The Legislation Would Improve Vermont’s Existing Medical Aid in Dying Law:
The Patient Choice at the End of Life Act took effect on May 20, 2013. Under the law, terminally ill, mentally capable adults with six months or less to live are able to request and self-administer medication that allows them to peacefully end their suffering, should they choose.
However, many eligible patients are not able to access the law as a result of unnecessary regulatory requirements. After carefully evaluating how the current law is working in comparison to other authorized states, S. 74 proposes a few slight modifications to the law that will allow more eligible patients to access medical aid in dying while still protecting medically vulnerable populations:
- Remove the requirement that medication requests and an examination by the physician be done in person. Vermont’s current law requires that a patient make both oral requests for medication in the physical presence of a physician. The law also requires the prescribing physician to conduct a physical examination of the patient to determine that the patient is suffering from a terminal condition. By eliminating the in-person requirement, more patients can access end-of-life care through telehealth, which is regularly used by providers in other jurisdictions where medical aid in dying is authorized. This is especially important given the increased risk of COVID-19 associated with in-person care visits.
- Remove the requirement that the physician must have waited at least 48 hours after the occurrence of certain required events before writing the prescription. Vermont’s current law requires that patients wait 15 days between the first and second request for medical aid in dying. It also requires the physician to wait 48 hours after the last of the following events have occurred: the patient’s written request for medication; the patient’s second oral request; or the physician’s offering the patient an opportunity to rescind the request. The longer timeline has proven to be a barrier for individuals seeking medical aid in dying rather than a safety feature. S. 74 would shorten the timeline for access to medical aid in dying by 48 hours, while maintaining the 15-day timeframe between the first and second request. Laws in other authorized jurisdictions, like California and Colorado, do not include the 48-hour period, and the Oregon law gives doctors permission to waive it.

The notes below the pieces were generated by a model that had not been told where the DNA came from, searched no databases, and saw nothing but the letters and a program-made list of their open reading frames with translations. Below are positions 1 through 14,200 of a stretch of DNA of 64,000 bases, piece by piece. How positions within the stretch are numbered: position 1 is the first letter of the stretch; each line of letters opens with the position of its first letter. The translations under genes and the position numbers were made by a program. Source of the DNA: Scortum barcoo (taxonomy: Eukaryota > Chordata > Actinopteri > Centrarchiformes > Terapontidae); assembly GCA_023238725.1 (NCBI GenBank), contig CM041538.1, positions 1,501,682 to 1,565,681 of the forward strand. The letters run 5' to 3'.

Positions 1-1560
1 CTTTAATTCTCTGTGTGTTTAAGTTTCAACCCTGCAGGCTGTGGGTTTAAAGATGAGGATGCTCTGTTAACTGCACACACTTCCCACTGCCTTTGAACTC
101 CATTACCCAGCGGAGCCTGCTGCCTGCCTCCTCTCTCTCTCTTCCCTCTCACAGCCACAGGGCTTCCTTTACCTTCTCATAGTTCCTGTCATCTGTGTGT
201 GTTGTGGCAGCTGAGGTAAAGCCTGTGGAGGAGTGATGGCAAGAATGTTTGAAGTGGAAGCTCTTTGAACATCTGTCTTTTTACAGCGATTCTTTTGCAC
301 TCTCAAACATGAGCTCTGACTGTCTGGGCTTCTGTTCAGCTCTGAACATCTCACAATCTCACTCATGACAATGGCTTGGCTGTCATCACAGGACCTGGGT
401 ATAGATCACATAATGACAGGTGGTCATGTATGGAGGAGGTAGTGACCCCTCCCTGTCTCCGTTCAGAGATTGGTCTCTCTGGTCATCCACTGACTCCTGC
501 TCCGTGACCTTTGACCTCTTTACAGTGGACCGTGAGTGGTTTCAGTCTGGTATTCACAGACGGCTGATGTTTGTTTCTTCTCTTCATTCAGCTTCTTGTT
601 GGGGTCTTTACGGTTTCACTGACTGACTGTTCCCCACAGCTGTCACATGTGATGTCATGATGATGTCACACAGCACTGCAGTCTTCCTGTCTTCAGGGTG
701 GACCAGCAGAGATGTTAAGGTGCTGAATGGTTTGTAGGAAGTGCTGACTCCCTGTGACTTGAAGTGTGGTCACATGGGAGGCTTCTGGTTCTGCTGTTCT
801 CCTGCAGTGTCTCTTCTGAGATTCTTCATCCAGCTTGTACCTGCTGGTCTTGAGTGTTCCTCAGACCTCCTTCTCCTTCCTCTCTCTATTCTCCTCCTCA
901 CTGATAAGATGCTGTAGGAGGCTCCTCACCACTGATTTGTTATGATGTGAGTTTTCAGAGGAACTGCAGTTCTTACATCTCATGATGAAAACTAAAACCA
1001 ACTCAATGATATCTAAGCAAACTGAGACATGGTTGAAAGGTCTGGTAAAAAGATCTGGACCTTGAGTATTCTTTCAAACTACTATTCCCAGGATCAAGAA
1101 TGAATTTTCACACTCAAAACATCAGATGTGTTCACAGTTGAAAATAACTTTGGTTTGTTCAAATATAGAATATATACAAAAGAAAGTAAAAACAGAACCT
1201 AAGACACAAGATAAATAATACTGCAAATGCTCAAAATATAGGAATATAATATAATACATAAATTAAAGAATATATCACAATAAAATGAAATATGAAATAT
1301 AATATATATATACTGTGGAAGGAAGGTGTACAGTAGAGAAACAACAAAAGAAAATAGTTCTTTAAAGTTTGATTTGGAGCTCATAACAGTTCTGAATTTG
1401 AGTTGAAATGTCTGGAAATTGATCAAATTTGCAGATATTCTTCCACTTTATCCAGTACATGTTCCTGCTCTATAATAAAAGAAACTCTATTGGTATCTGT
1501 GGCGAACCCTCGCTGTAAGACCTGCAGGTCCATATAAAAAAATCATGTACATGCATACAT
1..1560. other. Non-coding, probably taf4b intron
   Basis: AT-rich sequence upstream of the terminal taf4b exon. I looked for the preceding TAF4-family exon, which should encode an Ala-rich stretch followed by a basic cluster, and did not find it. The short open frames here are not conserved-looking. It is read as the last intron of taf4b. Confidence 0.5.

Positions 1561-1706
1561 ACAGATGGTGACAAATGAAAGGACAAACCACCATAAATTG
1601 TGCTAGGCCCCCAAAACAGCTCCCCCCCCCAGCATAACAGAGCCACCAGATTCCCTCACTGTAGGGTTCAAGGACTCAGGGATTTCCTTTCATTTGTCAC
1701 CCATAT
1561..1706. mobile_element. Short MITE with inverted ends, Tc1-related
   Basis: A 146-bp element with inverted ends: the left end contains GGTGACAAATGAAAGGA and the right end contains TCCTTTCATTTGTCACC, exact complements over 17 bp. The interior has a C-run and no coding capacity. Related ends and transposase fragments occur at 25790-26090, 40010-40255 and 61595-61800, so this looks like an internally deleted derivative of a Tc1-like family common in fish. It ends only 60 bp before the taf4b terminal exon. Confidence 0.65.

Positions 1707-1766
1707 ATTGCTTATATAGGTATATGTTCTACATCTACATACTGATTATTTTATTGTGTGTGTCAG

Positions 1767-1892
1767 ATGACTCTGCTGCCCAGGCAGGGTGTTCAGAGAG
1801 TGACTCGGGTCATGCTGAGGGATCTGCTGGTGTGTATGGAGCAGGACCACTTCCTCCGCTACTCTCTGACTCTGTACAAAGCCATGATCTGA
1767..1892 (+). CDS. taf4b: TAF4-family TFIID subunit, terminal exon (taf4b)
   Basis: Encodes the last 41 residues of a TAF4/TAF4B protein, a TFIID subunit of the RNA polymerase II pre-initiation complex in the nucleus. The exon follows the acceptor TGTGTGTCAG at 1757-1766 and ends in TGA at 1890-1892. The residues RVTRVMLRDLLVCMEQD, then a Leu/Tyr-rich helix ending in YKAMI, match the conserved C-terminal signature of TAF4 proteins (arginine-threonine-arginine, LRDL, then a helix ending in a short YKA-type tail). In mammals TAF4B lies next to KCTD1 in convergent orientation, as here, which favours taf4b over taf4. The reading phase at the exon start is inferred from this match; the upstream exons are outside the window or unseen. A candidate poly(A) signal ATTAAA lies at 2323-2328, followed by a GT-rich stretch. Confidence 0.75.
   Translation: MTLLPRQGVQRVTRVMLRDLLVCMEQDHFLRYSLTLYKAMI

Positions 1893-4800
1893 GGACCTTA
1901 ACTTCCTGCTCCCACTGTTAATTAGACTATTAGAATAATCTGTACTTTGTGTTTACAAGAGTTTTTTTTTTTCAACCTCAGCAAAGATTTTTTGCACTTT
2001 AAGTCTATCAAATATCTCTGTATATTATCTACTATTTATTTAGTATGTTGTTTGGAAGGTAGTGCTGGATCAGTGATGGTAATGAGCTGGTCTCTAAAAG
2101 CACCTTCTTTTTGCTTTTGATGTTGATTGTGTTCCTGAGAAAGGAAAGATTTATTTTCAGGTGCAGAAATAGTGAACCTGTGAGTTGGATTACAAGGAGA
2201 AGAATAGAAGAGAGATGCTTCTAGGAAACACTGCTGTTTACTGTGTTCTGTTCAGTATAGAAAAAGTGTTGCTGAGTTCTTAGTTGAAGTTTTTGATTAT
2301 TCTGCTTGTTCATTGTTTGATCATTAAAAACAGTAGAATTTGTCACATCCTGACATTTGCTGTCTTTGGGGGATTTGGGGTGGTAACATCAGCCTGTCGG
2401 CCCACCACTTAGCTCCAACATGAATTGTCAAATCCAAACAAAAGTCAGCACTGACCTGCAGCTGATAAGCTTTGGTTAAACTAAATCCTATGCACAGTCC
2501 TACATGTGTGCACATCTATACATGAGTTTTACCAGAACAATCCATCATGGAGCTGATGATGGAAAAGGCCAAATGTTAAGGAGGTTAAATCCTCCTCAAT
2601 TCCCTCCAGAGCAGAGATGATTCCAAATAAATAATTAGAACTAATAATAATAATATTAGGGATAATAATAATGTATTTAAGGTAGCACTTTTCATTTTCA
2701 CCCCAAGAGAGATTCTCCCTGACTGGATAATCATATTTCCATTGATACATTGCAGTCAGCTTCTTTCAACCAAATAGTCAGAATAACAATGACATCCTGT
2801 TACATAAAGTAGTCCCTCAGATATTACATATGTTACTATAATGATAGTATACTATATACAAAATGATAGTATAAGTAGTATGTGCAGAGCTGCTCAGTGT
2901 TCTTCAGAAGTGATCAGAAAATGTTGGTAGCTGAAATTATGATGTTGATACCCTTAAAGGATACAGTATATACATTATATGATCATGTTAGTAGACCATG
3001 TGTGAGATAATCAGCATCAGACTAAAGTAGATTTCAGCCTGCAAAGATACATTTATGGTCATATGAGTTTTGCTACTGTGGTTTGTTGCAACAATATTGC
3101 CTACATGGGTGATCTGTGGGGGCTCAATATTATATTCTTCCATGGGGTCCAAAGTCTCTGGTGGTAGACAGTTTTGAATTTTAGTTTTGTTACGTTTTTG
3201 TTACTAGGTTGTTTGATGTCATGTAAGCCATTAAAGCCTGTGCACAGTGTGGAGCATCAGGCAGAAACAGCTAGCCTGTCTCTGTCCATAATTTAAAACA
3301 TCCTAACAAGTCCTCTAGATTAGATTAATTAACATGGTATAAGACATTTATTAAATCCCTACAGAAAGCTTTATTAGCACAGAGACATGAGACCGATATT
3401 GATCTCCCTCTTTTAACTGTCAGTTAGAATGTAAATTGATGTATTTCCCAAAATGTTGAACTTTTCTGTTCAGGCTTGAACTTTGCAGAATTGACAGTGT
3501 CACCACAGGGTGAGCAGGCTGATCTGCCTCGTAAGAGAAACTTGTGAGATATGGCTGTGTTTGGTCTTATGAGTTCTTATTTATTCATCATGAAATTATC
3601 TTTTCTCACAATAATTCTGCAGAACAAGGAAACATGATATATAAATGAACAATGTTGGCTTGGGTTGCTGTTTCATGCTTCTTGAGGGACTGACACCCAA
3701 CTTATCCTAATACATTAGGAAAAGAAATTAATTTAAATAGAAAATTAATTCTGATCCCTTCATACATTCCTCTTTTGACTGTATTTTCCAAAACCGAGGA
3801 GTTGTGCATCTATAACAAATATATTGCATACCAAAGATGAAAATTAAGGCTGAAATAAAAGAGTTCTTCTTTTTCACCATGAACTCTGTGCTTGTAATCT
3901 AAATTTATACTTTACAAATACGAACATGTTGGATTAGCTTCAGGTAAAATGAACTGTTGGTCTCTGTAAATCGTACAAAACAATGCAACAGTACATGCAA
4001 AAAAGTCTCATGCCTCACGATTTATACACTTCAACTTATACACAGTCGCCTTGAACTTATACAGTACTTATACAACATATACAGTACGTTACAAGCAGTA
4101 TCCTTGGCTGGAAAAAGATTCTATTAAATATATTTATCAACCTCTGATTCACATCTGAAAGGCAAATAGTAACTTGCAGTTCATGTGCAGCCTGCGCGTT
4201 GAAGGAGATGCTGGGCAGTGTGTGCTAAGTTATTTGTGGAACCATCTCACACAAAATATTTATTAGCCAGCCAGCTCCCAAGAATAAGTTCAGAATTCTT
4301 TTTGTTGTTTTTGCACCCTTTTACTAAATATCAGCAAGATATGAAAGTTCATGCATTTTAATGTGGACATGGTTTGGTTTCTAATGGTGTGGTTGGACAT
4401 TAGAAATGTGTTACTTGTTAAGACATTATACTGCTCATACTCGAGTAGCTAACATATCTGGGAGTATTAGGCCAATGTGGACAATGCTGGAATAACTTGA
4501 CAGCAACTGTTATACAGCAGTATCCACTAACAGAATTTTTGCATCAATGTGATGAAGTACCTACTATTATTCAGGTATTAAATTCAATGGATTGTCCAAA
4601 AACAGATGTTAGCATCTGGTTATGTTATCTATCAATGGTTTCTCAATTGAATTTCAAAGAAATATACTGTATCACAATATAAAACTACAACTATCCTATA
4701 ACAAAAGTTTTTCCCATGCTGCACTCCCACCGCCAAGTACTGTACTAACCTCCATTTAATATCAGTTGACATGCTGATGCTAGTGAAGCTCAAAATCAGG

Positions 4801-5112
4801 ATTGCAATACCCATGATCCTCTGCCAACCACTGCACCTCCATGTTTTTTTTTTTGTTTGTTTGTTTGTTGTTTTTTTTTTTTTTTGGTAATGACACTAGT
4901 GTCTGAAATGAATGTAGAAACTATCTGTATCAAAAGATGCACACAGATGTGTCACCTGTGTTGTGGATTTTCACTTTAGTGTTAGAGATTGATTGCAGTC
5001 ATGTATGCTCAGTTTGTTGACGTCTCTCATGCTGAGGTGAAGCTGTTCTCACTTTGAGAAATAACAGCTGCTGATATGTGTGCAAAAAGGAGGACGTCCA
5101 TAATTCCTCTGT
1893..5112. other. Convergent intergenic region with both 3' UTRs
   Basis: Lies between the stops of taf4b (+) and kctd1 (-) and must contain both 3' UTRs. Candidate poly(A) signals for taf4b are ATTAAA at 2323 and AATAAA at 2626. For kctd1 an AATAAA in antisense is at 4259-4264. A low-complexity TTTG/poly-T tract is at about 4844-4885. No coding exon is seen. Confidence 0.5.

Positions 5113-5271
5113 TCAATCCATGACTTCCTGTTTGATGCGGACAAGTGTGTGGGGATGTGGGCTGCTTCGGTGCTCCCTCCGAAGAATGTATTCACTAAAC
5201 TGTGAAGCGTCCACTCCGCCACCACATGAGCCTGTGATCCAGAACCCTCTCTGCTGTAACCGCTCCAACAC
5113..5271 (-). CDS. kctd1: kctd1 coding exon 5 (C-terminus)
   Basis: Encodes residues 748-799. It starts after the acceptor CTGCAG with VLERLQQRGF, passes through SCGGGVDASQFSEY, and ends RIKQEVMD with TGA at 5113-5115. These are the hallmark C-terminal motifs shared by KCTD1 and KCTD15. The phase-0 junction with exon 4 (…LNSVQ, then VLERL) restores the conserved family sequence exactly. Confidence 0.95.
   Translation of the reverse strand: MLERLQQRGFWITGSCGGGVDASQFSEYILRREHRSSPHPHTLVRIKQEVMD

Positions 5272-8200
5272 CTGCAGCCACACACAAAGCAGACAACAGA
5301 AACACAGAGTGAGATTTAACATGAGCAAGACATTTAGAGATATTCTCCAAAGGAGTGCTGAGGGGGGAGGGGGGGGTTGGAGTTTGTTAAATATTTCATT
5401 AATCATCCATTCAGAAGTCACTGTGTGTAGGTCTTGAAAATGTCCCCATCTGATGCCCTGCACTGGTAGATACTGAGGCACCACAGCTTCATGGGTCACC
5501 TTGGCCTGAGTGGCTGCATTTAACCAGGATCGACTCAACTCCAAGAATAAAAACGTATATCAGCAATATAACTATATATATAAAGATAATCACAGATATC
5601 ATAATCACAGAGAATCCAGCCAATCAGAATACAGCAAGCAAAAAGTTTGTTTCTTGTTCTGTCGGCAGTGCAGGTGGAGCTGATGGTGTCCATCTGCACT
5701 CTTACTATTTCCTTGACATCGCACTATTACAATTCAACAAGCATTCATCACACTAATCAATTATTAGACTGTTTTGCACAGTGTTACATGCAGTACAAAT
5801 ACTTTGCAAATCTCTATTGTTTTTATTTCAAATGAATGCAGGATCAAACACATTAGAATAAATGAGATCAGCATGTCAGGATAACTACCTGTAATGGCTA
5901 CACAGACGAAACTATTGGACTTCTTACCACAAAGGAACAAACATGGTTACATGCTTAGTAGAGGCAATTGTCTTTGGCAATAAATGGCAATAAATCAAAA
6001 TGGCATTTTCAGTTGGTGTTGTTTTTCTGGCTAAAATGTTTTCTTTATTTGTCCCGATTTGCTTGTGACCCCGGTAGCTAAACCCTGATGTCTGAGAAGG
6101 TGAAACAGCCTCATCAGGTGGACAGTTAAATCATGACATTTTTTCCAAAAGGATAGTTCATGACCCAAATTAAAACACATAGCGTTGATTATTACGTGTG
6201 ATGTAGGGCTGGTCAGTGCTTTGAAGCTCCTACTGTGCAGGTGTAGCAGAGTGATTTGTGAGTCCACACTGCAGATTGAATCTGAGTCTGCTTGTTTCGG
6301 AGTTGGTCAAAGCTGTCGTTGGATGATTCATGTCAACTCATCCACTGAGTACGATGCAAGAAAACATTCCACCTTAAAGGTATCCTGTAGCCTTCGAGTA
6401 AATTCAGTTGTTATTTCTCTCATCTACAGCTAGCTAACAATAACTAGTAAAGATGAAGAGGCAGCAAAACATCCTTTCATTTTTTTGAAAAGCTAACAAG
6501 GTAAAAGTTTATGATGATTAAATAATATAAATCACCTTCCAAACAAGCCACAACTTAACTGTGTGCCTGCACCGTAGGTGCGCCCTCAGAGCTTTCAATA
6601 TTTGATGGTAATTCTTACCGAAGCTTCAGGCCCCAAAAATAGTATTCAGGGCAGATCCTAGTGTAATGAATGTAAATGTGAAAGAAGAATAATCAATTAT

- Extend immunities to any person who acts in good faith compliance with the provisions of the law. Vermont’s current law provides immunity to physicians only. S. 74 would expand immunity to any person who acts in good faith, including pharmacists. Most of the other medical aid in dying laws extend immunities to any person, which helps to improve participation rates among providers such as pharmacists.
Additional Information About the Bill:
- Sen. Richard McCormack
- Additional Sponsors
- Sen. Alison Clarkson
- Sen. Virginia Lyons
- Sen. Michael Sirotkin
Compassion & Choices Website:
For More Information:
Northeast Regional Advocacy Manager at Compassion & Choices